The OPTIONS method in REST API is used to retrieve information about the communication options available for a resource.

It allows a client to discover the available methods and the communication options that the server supports, such as the supported HTTP methods, headers, and the format of the request and response.

Components of OPTIONS request

A typical OPTIONS request will include the following:

  • The HTTP verb “OPTIONS”.
  • The endpoint or resource location, such as “/products”.
  • The headers, which may include additional information such as the accept type or the authentication information.
  • The request body is empty as it is not needed for an OPTIONS request.

Components of OPTIONS response

A typical OPTIONS response will include the following:

  • The HTTP status code, such as 200 OK if the request was successful or 403 Forbidden if the client is not authorized to access the requested resource.
  • The headers, which may include additional information such as the Allow header which indicates which HTTP methods are supported by the resource, and the content type or caching directives.
  • The response body is empty as it is not needed for an OPTIONS request.

It’s worth noting that the OPTIONS method is not widely used in REST APIs, but it’s considered a best practice to implement it to allow clients to discover the communication options available.

Preflight call in REST API

A Preflight call, also known as an OPTIONS request, is an HTTP request sent by a client to a server as part of the Cross-Origin Resource Sharing (CORS) mechanism. CORS is a security feature implemented in web browsers to prevent web pages from making requests to servers outside their origin domain, unless explicitly allowed by the server.

When a web page tries to make a cross-origin request (i.e., a request to a different domain, protocol, or port), the browser automatically sends an OPTIONS request to the server to check if the actual request (e.g., GET, POST, PUT) is allowed from the origin domain. This OPTIONS request includes specific headers such as Access-Control-Request-Method and Access-Control-Request-Headers to inquire about the permissions.

The server then responds to this Preflight call with appropriate CORS headers, indicating whether the requested operation is allowed or not. If the server allows the operation, the browser proceeds with the actual request; otherwise, it blocks the request, preventing potential security vulnerabilities.

In summary, a Preflight call in REST API refers to the OPTIONS request sent by a browser to a server to determine whether cross-origin requests are permitted, as part of the CORS protocol.

Pros and Cons of OPTIONS method in REST API

The OPTIONS method in REST API offers several pros and cons:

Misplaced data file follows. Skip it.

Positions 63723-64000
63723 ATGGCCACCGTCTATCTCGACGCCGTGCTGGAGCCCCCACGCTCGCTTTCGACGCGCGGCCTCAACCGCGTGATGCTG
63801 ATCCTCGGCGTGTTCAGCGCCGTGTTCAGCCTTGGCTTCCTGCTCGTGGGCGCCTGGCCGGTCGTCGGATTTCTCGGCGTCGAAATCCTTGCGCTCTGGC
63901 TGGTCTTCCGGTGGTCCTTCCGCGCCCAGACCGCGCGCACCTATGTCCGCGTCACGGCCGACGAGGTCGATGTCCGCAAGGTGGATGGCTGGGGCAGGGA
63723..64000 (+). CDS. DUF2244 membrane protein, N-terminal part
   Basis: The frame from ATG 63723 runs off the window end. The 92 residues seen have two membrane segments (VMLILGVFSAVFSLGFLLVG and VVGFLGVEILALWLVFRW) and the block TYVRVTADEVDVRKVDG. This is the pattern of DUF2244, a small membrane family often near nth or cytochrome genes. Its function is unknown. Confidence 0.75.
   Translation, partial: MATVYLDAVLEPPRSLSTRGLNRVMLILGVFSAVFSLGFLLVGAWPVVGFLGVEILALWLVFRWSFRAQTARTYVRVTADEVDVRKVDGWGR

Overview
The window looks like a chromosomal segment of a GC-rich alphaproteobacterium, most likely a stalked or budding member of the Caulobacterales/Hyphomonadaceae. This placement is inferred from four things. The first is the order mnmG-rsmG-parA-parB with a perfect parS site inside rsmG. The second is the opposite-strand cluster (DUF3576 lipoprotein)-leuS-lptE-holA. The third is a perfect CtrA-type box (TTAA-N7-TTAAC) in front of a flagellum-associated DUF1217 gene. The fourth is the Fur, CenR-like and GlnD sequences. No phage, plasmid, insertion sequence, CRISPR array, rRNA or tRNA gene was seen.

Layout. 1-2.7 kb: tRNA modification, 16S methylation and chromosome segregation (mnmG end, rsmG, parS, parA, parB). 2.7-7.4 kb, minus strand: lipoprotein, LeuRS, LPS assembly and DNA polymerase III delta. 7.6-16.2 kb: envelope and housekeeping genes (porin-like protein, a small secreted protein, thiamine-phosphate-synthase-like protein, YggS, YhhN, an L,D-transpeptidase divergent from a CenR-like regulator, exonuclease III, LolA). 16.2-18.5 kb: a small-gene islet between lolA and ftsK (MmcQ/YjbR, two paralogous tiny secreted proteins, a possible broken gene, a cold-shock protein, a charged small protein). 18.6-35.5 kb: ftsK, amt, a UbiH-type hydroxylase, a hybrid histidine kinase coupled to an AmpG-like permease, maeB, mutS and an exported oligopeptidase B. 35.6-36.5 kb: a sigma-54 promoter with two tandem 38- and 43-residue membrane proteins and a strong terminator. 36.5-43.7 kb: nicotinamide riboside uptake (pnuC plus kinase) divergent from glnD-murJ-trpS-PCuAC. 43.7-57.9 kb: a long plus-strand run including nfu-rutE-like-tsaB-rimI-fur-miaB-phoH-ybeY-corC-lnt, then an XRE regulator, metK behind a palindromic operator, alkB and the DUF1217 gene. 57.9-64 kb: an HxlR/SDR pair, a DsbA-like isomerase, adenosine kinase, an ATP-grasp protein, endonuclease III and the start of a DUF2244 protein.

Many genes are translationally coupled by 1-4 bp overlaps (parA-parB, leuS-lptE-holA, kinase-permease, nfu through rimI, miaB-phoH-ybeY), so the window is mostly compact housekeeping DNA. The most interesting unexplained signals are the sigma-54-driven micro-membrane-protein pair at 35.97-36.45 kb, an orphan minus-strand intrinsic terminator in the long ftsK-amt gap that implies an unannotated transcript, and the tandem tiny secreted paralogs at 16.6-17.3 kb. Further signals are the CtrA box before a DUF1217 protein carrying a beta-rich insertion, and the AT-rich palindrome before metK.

Pros OPTIONS method in REST API

  1. Cross-Origin Resource Sharing (CORS) Compliance: The OPTIONS method plays a crucial role in CORS compliance by allowing servers to specify which origins, methods, and headers are permitted for cross-origin requests. This helps enhance the security of REST APIs by preventing unauthorized access from web applications hosted on different domains.
  2. Pre-flight Requests Optimization: By using the OPTIONS method, the client can determine the server’s CORS policy before making an actual request. This pre-flight mechanism saves bandwidth and server resources by avoiding unnecessary requests and responses, especially for requests that may be blocked due to CORS restrictions.
  3. Improved API Documentation and Discovery: When implemented effectively, the OPTIONS method can provide valuable metadata about the supported HTTP methods, headers, and other capabilities of the REST API. This information can be utilized for API documentation, auto-discovery, and client-side validation, enhancing the overall developer experience.
  4. Enhanced Security: By explicitly defining CORS policies with the OPTIONS method, REST APIs can mitigate certain security risks, such as cross-site request forgery (CSRF) attacks and unauthorized data access from malicious websites. CORS policies help enforce access controls and protect sensitive resources from unauthorized access.

Cons OPTIONS method in REST API

  1. Complexity of CORS Configuration: Setting up and configuring CORS policies, including handling OPTIONS requests, can be complex, especially for large and distributed systems. Inconsistencies or misconfigurations in CORS policies may lead to unexpected behavior, such as blocked requests or security vulnerabilities.
  2. Potential Overhead: While the pre-flight mechanism provided by the OPTIONS method helps optimize cross-origin requests, it can introduce additional overhead, especially for high-frequency API interactions. The need to perform an extra OPTIONS request before each actual request may impact the overall performance and latency of the API, particularly in scenarios with tight response time requirements.
  3. Browser Support and Compatibility: Although modern web browsers support CORS and the OPTIONS method, compatibility issues may arise with older browsers or custom user agents. Ensuring consistent behavior across different client environments and handling edge cases effectively can be challenging, particularly in mixed-browser or legacy systems.
  4. Exposure of API Metadata: While the OPTIONS method can expose valuable metadata about the API’s capabilities, it may also inadvertently reveal sensitive information to potential attackers. Careful consideration should be given to the information exposed in the response to OPTIONS requests to avoid leaking sensitive details about the API implementation or server configuration.


In conclusion, while the OPTIONS method in REST API provides essential capabilities for implementing CORS and enhancing security, it also introduces complexities and potential overhead that must be carefully managed and balanced against the benefits it offers.